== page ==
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International guidance for gene drive research continues to grow, answering calls for same

Written by Aaron Roberts, Institute on Ethics and Policy for Innovation at McMaster University

Over the past few years, one of the most frequent worries raised about gene drive research has been that existing guidance is ill-prepared to responsibly address novel technical aspects on the research process and potential deployment of synthetic gene drive mechanisms. This concern has led some to call for a moratorium on gene drive research.

In light of this worry, it is most encouraging each time another group of trusted experts and researchers releases a statement concluding that gene drive research ought to proceed. It is even more encouraging when, along with these statements, they offer new guidance updated to account for and responsibly manage the novel challenges synthetic gene drive mechanisms introduce. Each contribution strengthens our collective library of resources, as well as aids in building and refining the international consensus on gene drive research governance.

In a recent blog post we drew attention to the fact that last month the World Health Organization (WHO) released its position paper on genetically modified mosquitoes for vector control, at the same time launching its guidance on ethics & vector-borne diseases. The WHO position paper includes, as the first of its two final statements, the following:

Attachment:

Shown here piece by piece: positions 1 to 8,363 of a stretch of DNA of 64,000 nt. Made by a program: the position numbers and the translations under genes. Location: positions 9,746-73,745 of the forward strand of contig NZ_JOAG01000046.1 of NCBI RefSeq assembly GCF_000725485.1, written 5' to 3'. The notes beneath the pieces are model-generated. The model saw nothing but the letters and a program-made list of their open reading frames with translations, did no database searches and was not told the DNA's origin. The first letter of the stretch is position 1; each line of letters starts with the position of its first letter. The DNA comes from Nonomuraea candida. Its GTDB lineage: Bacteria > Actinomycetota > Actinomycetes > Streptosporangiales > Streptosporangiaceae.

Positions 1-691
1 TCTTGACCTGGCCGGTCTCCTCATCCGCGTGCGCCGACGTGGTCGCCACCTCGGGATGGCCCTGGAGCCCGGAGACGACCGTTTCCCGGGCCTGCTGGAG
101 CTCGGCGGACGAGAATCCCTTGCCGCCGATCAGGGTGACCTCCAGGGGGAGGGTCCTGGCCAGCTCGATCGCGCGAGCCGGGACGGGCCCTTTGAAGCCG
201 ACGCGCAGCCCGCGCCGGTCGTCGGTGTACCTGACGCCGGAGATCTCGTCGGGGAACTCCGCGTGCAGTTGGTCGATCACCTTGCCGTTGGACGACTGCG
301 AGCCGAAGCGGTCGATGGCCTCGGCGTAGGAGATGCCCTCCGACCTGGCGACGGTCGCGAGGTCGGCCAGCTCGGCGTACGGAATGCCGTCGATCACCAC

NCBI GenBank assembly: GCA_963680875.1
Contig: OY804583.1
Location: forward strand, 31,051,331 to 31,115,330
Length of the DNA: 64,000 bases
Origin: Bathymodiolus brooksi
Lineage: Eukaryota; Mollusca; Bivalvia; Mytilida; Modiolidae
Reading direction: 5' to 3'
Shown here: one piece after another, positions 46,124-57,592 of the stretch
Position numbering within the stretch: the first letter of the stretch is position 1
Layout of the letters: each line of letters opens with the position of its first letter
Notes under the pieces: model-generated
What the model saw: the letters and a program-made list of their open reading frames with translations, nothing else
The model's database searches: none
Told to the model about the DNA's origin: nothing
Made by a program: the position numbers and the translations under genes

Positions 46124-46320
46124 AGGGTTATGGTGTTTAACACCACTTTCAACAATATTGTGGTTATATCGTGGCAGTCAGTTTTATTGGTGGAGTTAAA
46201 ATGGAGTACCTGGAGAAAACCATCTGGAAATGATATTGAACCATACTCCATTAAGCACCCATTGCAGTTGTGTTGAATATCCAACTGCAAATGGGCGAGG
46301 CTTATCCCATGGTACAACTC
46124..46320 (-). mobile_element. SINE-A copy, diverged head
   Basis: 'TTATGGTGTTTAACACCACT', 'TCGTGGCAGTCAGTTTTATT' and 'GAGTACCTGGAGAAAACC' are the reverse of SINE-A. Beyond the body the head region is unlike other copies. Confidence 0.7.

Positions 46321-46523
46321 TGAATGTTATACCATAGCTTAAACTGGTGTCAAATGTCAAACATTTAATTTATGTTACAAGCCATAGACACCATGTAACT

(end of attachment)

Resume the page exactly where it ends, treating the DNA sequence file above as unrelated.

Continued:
“[Vector-borne diseases (VBDs)] cause substantial mortality and morbidity and impose an economic burden globally. WHO recognizes the urgency of developing and testing new tools to combat VBDs and supports investigation of all potential new control technologies, including [genetically modified mosquitoes].”

This statement comes in advance of an update to the WHO’s 2014 Guidance framework for testing of genetically modified mosquitoes, on track to be launched in early 2021. The reviewed publication will address and provide updated guidance on the testing pathway for gene drive mosquitoes.

While WHO’s Guidance on ethics and vector-borne diseases does not limit its focus to gene drive research, portions of every section are pertinent to its responsible progress – particularly for gene drive applications for public health purposes. Much of the document echoes, refines, and incrementally builds upon what can be found in earlier reports and guidance documents. This is encouraging to see, as it demonstrates evidence of a developing consensus among experts regarding how best to responsibly approach gene drive research challenges. The document also reinforces the need for new tools to combat VBDs, in addition to the need for further research into their development.

A few years ago, the prospect of gene drive research proceeding in a context of guidance which inadequately accounted for characteristics unique to it was a reasonable worry. However, with each new position statement expounding the virtues of further research and taking a stance against a moratorium1,2,3,4 and each updated guidance document finding agreement and building a shared community of best practice5,6,7 the reasonability of the question whether to proceed with gene drive research recedes.






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